A wide-ranging bill aimed at reducing vehicle emissions in Connecticut, including the likely adoption of California’s clean air standards for certain trucks and a requirement that all school buses be emission-free by 2040, was advanced Friday to Gov. Ned Lamont’s desk.
The party-line 95-52 vote in the Democratic controlled House of Representatives comes days after the General Assembly passed legislation that officially sets a target of 2040 for having a carbon-free electricity supply. The vehicle emissions bill previously cleared the Senate, which is also controlled by Democrats.
“The science hasn’t always been as clear as it is now,” said Rep. Roland Lamar, D-New Haven, a Transportation Committee co-chair. “But what we know now is that we have an opportunity to make meaningful change for the future of my young children, for your young children, for the children all across Connecticut.”
While Democrats stressed that Connecticut can leverage anticipated funds from the federal transportation infrastructure law to help pay for many of the initiatives in the bill, Republican legislators questioned whether taxpayers ultimately will be able to afford the plan and whether the electric grid will be able to handle the expected increased demand.
“It’s always too much, too soon. And I think Democrats are looking for a headline on clean energy,” said House Minority Leader Vincent Candelora, R-North Branford. “But when we start peeling this all back, we need to be responsible [about] how it’s implemented. Is the infrastructure there to support all these electric vehicles and trucks? No. Do we want to impose standards that are California [standards], where California can’t even meet those standards and they’re faced with $7 a gallon gas prices? We want to go down that route? No.”
Under the bill, the state of Connecticut’s schedule to electrify its vehicle fleet will be sped up. While current law requires half of state-purchased or state-leased cars and light trucks to be zero-emission vehicles beginning Jan. 1, 2030, this legislation requires the state to meet the 50% threshold by Jan. 1, 2026, 75% by Jan. 1, 2028 and 100% by Jan. 1, 2030.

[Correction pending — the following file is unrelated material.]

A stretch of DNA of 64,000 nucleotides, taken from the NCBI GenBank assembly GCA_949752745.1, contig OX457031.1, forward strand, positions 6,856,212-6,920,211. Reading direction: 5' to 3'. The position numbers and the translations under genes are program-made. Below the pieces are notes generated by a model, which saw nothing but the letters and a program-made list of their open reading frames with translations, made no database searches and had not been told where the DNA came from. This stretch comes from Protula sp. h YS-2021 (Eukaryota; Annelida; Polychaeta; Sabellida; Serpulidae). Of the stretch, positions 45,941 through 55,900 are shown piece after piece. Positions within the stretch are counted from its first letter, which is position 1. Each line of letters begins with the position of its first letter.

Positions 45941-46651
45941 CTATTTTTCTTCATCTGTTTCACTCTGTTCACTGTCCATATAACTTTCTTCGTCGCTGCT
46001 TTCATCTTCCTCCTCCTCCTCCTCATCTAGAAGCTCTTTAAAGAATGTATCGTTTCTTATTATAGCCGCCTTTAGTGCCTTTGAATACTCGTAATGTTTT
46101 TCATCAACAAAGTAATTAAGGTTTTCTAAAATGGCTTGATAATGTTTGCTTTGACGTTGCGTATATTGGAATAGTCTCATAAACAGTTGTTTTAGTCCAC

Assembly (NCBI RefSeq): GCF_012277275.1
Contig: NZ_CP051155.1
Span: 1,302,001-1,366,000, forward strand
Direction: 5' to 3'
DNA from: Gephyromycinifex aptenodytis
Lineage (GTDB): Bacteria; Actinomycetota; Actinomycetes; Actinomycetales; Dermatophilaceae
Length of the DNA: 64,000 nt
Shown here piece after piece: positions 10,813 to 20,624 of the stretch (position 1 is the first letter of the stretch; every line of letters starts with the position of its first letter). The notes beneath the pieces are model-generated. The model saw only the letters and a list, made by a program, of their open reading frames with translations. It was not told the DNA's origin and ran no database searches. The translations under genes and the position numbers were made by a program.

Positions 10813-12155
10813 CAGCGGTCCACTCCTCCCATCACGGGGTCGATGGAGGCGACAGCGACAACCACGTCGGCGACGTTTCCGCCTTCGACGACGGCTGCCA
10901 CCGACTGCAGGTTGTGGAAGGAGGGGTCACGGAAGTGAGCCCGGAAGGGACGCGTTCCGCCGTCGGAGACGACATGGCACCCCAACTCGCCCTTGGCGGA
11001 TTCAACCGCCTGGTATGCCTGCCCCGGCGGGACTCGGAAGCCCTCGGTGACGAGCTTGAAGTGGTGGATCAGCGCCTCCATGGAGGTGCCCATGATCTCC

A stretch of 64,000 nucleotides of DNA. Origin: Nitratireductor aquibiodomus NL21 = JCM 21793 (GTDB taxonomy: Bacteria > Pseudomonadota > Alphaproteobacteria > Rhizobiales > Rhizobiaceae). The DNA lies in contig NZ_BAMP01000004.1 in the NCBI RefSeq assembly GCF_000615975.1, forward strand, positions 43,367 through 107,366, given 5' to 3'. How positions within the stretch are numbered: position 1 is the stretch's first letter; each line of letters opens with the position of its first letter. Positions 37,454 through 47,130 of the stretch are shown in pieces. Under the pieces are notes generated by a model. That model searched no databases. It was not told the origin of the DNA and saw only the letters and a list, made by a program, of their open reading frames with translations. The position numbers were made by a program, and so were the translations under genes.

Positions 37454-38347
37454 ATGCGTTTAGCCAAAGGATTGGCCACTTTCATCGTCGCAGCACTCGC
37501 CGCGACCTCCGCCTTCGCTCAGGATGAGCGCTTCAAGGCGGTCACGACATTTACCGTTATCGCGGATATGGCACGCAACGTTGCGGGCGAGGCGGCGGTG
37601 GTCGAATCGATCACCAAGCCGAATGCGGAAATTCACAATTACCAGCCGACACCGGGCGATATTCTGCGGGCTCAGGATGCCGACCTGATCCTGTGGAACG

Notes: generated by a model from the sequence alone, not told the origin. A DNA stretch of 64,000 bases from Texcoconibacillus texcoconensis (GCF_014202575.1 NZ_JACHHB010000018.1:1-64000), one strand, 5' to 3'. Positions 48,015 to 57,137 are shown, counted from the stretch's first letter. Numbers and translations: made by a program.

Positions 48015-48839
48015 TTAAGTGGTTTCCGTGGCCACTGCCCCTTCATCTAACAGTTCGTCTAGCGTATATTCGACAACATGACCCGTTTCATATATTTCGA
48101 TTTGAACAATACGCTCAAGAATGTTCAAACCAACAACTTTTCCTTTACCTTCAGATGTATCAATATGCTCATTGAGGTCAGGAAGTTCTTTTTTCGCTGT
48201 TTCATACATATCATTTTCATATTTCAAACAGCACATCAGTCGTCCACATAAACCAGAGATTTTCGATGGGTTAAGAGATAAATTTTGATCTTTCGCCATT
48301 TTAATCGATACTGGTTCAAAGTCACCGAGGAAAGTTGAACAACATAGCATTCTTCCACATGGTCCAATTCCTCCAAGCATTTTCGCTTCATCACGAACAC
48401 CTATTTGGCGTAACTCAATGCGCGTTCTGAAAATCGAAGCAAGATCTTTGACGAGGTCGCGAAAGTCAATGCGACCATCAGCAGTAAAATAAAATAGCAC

It also creates a new staggered schedule for the ongoing transition across Connecticut to zero-emission school buses. Buses in school districts located entirely or partially within an economically distressed “environmental justice community” must be zero-emission buses as of Jan. 1, 2030. The rest of the districts must have zero-emission or alternative fuel school bus fleets by Jan. 1, 2040.
“We should help the kids who need help the most, first,” said Rep. Mary Mushinsky, D-Wallingford, who praised the “forward-thinking” legislation for focusing first on those students living in more densely populated neighborhoods, where high rates of asthma are prevalent.
The provision in the emissions bill authorizing Connecticut Department of Energy and Environmental Protection (DEEP) Commissioner Katie Dykes to adopt California’s regulations for medium- and heavy-duty truck standards received some of the most criticism on Friday, with some Republicans voicing concern about Connecticut being tied to actions in another state. If Dykes adopts the regulations, as expected, she’s required to update them whenever California makes changes.
“I don’t want to just usurp our legislature and adopt California’s standards and adopt those standards into the future,” said Rep. John Piscopo, R-Thomaston. “I can’t get my arms around that. It makes no sense to me.”
The bill also creates a “renters’ right to charge,” which requires landlords in most cases to approve written requests from tenants to install electric vehicle charging machines; requires a certain percentage of parking spaces in new construction projects to have vehicle charging station infrastructure or charging stations; and requires DEEP to prioritize financial incentives for low-income state residents who buy battery electric, plug-in hybrid electric or fuel cell electric vehicles.
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